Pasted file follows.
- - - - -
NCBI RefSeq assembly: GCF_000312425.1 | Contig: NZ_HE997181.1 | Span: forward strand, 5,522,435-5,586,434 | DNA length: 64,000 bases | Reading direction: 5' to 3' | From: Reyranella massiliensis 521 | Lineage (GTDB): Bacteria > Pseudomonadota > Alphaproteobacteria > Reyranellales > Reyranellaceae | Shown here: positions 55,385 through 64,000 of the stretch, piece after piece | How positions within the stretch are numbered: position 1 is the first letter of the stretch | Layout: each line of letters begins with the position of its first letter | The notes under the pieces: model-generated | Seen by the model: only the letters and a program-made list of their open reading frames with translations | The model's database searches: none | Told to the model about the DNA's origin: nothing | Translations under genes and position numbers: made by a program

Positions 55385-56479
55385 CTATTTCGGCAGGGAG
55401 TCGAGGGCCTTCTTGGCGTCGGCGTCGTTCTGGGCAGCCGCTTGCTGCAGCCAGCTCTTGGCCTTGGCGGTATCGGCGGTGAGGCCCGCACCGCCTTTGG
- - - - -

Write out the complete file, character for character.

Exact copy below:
NCBI RefSeq assembly: GCF_000312425.1 | Contig: NZ_HE997181.1 | Span: forward strand, 5,522,435-5,586,434 | DNA length: 64,000 bases | Reading direction: 5' to 3' | From: Reyranella massiliensis 521 | Lineage (GTDB): Bacteria > Pseudomonadota > Alphaproteobacteria > Reyranellales > Reyranellaceae | Shown here: positions 55,385 through 64,000 of the stretch, piece after piece | How positions within the stretch are numbered: position 1 is the first letter of the stretch | Layout: each line of letters begins with the position of its first letter | The notes under the pieces: model-generated | Seen by the model: only the letters and a program-made list of their open reading frames with translations | The model's database searches: none | Told to the model about the DNA's origin: nothing | Translations under genes and position numbers: made by a program

Positions 55385-56479
55385 CTATTTCGGCAGGGAG
55401 TCGAGGGCCTTCTTGGCGTCGGCGTCGTTCTGGGCAGCCGCTTGCTGCAGCCAGCTCTTGGCCTTGGCGGTATCGGCGGTGAGGCCCGCACCGCCTTTGG